Ponche de Creme is to a Caribbean Christmas or a Trinidadian Christmas what Sorrel DrinkSorrel Drink is to a Jamaican Christmas.
If Karyn Williams-Sykes only knew the real reason I look forward to her annual Christmas Party. Yes I quite fancy her company and that of her hobbyist photographer hubby, Phil who gets all nerdy with me about photography and their charming daughter J’Ouvert who leaves me in stitches with her older than her age humour, but my motive has nothing to do with these lovely people. It does not even have to do with the Trini Parang Christmas music. Instead, it lies in a bottle.
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If you have tasted Karyn’s Ponche de Creme, you know exactly what I am talking about. I swear it’s the reason I worked up the courage to go take a pregnancy test two years ago when almost everyone of my close friends was having some premonition of sorts of me being pregnant.
This is more than Dutch courage. It is good ole Caribbean courage.
Ponche de Creme is a Caribbean Eggnog, that is a popular Christmas drink in places like Trinidad and Tobago, Venezueala and other Latin American countries. Many of our hometowns have a version of this.
As sugar producing countries, we never need an excuse to incorporate alcohol into our food and festivities in the Caribbean. We are like the Italians and French in that regard. We do not tolerate public drunkenness either so it is the mark of a well brought up person to imbibe and still be in control of one’s faculties. In the Caribbean, we encourage people to know and respect their own limit. That limit is your own internal gauge over which one dares note exceed in fear of being ostracised. What we pride ourselves on toeing the line.
Usually Ponche de Creme calls for much stronger liquor like Puncheon Rum (which is up to 75% alcohol by volume) but I wanted to scale things back and incorporate brandy like Jamaican culinarian Kathi Cooke does to perfection. When I asked her why she opts for brandy over rum?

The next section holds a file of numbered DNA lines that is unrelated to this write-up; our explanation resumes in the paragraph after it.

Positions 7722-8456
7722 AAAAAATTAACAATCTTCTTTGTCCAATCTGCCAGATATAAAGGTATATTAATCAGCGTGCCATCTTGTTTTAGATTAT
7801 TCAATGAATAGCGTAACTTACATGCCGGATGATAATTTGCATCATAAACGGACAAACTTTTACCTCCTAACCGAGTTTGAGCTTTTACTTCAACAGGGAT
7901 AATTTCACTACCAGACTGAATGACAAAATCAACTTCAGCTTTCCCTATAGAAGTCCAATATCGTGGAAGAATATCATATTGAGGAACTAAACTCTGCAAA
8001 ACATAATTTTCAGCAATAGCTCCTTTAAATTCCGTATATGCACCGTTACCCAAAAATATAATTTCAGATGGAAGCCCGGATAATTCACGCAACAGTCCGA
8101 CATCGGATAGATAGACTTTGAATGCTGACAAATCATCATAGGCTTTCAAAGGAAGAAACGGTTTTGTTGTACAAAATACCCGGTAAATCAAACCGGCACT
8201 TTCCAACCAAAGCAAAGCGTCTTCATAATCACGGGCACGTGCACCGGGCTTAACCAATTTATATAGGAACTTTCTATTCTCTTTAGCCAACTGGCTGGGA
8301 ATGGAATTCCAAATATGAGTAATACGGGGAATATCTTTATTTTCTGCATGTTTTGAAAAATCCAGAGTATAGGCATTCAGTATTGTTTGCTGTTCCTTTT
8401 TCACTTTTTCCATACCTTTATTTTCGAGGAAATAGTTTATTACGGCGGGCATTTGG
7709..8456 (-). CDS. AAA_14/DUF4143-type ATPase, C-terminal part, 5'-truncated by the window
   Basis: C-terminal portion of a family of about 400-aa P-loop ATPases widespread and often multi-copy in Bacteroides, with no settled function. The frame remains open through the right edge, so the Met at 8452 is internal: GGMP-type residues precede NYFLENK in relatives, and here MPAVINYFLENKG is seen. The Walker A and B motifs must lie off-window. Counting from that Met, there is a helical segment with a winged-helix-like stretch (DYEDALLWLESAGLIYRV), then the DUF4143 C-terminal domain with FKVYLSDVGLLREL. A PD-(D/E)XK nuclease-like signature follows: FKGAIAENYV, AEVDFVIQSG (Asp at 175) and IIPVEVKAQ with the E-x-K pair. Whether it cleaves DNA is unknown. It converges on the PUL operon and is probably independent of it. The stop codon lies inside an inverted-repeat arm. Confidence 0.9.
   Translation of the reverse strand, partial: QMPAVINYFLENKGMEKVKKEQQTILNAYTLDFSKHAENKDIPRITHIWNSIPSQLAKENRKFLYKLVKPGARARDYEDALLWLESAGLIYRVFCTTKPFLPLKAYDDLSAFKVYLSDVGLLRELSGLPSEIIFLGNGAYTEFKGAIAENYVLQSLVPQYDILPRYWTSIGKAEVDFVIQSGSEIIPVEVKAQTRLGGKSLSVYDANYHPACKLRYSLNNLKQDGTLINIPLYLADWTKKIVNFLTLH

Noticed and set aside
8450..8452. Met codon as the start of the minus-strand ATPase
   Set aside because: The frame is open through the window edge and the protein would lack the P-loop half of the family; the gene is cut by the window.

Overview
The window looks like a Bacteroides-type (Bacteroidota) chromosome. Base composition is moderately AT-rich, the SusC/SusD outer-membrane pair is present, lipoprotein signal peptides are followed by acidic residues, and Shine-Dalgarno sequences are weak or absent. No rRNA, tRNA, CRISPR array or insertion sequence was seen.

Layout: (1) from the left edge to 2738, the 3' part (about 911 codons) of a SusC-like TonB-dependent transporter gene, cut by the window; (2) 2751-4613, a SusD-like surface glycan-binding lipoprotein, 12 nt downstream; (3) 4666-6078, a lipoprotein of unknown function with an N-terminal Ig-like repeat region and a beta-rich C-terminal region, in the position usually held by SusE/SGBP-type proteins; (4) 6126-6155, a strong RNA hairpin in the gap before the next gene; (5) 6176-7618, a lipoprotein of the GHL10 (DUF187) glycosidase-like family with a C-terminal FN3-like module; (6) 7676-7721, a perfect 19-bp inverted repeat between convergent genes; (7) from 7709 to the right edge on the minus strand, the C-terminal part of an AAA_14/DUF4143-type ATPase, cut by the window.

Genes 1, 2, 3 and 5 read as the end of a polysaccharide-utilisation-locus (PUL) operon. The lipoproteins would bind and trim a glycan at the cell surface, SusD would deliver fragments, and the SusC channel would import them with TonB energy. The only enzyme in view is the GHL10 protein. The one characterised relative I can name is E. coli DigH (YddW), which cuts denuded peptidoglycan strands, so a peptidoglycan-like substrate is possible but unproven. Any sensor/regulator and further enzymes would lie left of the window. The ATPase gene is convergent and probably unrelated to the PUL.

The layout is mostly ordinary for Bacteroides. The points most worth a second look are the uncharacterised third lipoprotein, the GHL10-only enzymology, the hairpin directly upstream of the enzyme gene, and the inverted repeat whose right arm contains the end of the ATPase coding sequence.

“Finer taste,” Kathi replied.
I concur. Furthermore, I have never seen Puncheon Rum sold in the UAE.
We heat our eggs for food safety over here at Chef and Steward and we show you how to do that in the printable recipe for our Trinidadian Ponche de Creme below.
Trinidadian Ponche De Creme | Boozy Caribbean Homemade Eggnog
This recipe makes 2 glass storage bottles2 glass storage bottles of Ponche de Crème. If you want more, multiply accordingly. I suggest you at least double it. The geese might as well get fat.
STEWARD’S NOTE: If you really want to make this stretch, here are a few ideas.
- Serve smaller glasses. A larger glass means larger portions and the more you pour, the less you keep. Plus just in case someone doesn’t like it, you will not be giving them bad eyes throughout the evening for wasting your good good Ponche de Creme!
- Serve on ice. There is a reason F&B practitioners do the ice thing when they can get away with it! Since this drink is very sweet anyway and very rich and creamy, no one will notice. Plus it is best served ice cold anyway.
- Only offer to those who ask. Eggnog is a personal preference. Do not waste your good good Ponche de Creme on people who hate the stuff…though they may change their mind with this one!
- A good gauge of who will like this is whether someone likes Bailey’s or other Irish or Rum Cream drinks. This is of the same ilk.
- We cut out the egginess of the usual eggnog by beating the eggs with the lime peel as well as heating the eggs. So that means that those who would usually have less eggnog due it its cloying nature may want more. Therefore, use those small tumebers and double walled glasses!
Looking for more Caribbean holiday drink recipes? Try our Jamaican Sorrel Drink next!